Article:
If you live in a country that requires health insurance, it’s important to create an open line of communication between you and your provider, as much as possible. Before you book an appointment with a specialist, check your policy will cover it and what information your provider requires. Talk to your provider if you have any doubts or questions.
Speak to your primary care physician first as they are likely to know about a number of different experts in your area and can use their connections to find out more.
Resources such as Orphanet can also help. Orphanet provides access to a directory of expert services and centers for rare diseases or groups of diseases. We would always recommend checking with your doctor once you’ve found a specialist through Orphanet, to make sure they agree with the choice. Your child is special and finding them a specialist doctor can help ensure they are receiving all the care they need.
Good communication with doctors and other healthcare professionals is important in helping you fully understand what your child’s diagnosis means, what treatment options are available, and how to care for your child. Here’s a step-by-step guide on what to do before, during and after medical appointments:
During your appointment:
Doctor’s appointments don’t have to be scary, stressful or negative experiences. Once you take the right steps to prepare, you can leave an appointment feeling well-informed and positive about you and your child’s next steps.
When you understand what all of the complicated sounding terms and medical language to do with autoinflammatory diseases mean, you will be able to have much better conversations with doctors about them.
Dr. Isabelle Koné-Paut, currently Head of the Department of Pediatric Rheumatology at the Paris SUD, Bicêtre University Hospital and coordinator of the National Reference Centre for Autoinflammatory Disorders answers them all here. If you don’t see the question you want to ask, please visit our Facebook page and post them there.
Marco Cattalini, Head of Pediatric Rheumatology at the Pediatric Clinic, Spedali Civili di Brescia and Assistant Professor of Pediatrics at the University of Brescia, Italy, shares his insights on the signs of periodic fever symptoms and how to find a specialist treatment center that fits your child’s needs.
The correct diagnosis of a periodic fever syndrome can be a challenge to doctors and physicians for three main reasons:
Start a "Fever Diary"
One of the main characteristics of periodic fever syndromes, from the mild to the more severe, is the recurrence of symptoms, such as high fever. It is our experience that the attention of the family first and the referring physicians thereafter are attracted by the recurrence of identical episodes. For this reason, if you suspect your child has an autoinflammatory disease, one of the best things you can do is to keep a “fever diary.” It’s not unusual that when we first see a child with “recurrent fevers” and we cannot come to a definitive diagnosis, we ask the parents to come back in a matter of months (depending on the severity of clinical manifestations) with the fever diary completed. In this diary you should note:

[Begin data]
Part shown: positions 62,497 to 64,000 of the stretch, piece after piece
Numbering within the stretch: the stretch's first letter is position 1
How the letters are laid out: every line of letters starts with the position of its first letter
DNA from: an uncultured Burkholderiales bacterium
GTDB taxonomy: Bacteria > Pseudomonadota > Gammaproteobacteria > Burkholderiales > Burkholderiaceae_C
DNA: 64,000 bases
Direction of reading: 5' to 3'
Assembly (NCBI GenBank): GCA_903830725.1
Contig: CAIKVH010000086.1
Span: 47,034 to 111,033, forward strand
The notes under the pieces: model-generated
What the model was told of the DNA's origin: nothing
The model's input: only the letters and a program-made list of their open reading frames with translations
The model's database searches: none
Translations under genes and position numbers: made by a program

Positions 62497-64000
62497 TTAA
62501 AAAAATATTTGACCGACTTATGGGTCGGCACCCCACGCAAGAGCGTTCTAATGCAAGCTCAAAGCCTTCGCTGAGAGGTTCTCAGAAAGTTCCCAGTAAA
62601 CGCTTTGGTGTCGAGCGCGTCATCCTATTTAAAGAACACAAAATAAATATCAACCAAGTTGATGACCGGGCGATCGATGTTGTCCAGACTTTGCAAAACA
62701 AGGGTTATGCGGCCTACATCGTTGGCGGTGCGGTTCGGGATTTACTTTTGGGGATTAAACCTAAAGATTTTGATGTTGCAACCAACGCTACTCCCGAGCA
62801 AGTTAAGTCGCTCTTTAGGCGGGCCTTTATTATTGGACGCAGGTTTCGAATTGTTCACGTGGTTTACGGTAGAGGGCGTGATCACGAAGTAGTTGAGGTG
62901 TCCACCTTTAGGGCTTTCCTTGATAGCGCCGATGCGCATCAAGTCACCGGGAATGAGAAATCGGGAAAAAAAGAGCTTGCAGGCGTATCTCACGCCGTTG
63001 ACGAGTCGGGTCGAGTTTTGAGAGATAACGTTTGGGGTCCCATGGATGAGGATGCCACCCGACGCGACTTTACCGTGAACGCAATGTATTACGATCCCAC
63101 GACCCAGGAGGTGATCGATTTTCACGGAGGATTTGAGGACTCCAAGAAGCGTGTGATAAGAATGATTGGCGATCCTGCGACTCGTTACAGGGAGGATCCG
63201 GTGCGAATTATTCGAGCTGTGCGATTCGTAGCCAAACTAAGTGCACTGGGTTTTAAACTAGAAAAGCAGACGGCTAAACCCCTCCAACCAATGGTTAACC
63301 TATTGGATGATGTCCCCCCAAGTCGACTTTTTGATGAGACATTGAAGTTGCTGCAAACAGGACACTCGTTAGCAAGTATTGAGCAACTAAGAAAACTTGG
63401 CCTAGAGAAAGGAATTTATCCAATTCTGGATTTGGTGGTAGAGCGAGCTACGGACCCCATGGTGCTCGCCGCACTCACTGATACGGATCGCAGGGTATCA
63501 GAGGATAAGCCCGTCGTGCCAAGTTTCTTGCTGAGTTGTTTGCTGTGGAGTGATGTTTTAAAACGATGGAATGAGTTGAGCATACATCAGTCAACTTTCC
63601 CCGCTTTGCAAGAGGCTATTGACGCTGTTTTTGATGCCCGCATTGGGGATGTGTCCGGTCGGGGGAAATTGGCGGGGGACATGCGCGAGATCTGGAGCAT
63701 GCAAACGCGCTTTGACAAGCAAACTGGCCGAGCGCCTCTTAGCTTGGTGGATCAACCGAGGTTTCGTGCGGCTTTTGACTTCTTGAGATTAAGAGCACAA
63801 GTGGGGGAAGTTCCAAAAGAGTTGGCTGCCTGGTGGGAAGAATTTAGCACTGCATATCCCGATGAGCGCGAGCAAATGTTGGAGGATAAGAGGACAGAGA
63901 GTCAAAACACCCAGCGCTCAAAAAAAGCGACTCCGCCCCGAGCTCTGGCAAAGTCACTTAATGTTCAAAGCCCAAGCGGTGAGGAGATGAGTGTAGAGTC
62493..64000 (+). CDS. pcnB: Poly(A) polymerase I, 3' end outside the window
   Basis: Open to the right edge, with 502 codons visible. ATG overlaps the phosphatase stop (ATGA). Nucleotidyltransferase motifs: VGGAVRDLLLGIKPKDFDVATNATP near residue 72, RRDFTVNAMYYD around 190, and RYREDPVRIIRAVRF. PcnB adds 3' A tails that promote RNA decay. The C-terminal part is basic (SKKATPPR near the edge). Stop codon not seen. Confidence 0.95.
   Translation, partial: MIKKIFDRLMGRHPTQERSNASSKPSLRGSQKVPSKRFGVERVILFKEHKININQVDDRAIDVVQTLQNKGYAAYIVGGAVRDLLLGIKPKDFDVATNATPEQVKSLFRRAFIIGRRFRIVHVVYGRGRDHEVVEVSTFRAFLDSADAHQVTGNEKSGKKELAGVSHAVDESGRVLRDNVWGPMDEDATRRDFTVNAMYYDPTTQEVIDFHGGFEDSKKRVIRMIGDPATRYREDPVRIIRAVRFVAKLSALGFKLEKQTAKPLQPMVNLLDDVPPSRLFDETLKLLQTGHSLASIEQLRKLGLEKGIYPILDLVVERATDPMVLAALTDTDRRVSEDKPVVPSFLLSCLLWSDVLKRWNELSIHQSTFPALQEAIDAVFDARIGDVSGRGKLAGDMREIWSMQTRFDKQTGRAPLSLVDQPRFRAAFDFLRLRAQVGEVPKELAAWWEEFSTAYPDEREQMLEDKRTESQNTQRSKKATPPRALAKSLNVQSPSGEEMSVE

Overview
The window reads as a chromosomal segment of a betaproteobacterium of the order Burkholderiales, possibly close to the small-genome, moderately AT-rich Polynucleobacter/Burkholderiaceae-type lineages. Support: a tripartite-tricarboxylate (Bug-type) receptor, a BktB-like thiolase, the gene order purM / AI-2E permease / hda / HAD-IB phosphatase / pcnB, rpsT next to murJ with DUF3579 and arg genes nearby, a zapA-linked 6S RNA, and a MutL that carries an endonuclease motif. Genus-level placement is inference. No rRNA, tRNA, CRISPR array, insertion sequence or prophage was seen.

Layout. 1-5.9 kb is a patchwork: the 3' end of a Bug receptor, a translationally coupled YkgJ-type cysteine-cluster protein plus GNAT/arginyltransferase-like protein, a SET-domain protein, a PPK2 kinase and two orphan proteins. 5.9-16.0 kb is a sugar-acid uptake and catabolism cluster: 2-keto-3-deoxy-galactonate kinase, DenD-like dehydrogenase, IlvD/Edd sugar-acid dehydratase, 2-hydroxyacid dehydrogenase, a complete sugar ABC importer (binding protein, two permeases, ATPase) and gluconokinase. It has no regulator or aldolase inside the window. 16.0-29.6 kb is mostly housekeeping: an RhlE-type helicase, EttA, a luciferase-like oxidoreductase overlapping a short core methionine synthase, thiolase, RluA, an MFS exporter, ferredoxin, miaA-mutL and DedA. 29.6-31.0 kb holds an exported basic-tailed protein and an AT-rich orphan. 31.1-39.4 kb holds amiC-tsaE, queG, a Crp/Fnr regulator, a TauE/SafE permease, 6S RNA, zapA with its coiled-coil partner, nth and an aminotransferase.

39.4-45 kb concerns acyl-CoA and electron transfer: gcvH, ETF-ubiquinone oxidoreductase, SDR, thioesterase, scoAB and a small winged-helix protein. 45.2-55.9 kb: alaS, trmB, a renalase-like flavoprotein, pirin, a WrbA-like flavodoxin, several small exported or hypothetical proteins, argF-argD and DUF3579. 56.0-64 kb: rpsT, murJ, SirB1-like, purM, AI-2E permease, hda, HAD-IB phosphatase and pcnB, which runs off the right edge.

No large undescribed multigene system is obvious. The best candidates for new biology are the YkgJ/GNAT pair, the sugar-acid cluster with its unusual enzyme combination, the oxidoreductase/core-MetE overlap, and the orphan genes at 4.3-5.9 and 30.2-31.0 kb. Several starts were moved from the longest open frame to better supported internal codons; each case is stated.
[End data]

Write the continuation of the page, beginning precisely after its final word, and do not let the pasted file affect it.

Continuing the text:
It is also very important that you ask your pediatrician to visit your child every time he/she has a fever and to help you fill in the diary with the precise signs associated with the fever.
Keep track of lab tests
During an attack, your physician may ask for laboratory tests (complete hemogram, ESR, CRP, urine analysis) that may be useful to see if inflammatory markers (an indication of inflammation in the body) are high during fever attacks and to rule out infections (i.e., pharyngeal swab, urine culture). If your pediatrician suspects an autoinflammatory disease, and there is a history of recurrent fever episodes with a high level of inflammatory markers during the attacks, it is also very important to take laboratory tests between the attacks, to see if the inflammatory markers normalize. One inflammatory marker that may be useful to check is Serum Amyloid A (SAA). Persistently elevated SAA levels may suggest a chronic inflammatory state, and it will be important to rule out a periodic fever syndrome.
If your diary shows recurrent episodes of systemic inflammation (i.e., fever, with elevated inflammatory markers and signs/symptoms of organ inflammation detected by your doctor) without evidence of bacterial origin, probably the most useful thing to do is to consult a physician with expertise on periodic fever syndromes for further work-up. (You can find a link to the Orphanet Directory of centers in the Links and Downloads section of this website)
If people live in remote regions where specialist treatment centers are not as accessible as they are for those who live in large cities, what are the three top tips you can give them, so they don’t miss a moment in their care?
Periodic fever syndromes are very rare diseases and many physicians are not familiar with them. As specialized centers are not always easily accessible, a few strategies may help to optimize the care of every child with autoinflammatory disease:
1. Ask for a medical letter:
The final diagnosis of periodic fever syndrome is usually done in a referral center. At that time, ask the medical team to provide you a detailed medical letter that includes the following:
2. Get contact details:
Ask the medical team for contacts (phone numbers, email addresses) where you or your primary care physician could contact the center in case of need and provide the referral center with the contacts of your primary care physician. Specialized centers can provide you and your primary care physician with all the information necessary to support you and your child. After a diagnosis is made:
1. Request patient association contact:
Ask for a patients’ association contact: patients’ associations for periodic fevers usually have their headquarters in referral centers, to be easily accessible, and are an invaluable help to manage your child’s needs. Referral centers may usually also suggest websites that provide verified information on periodic fever syndromes.
2. Call your doctor:
Promptly contact your primary care physician and share all the information gathered.
As with all rare diseases, the parents of children with periodic fever syndromes usually feel isolated and helpless, even after the diagnosis. It is very important you understand that, although rare, there are other families facing the same difficulties, and people working constantly to help you and your child to have the best possible lives. Keep in contact with them and help this community to grow stronger.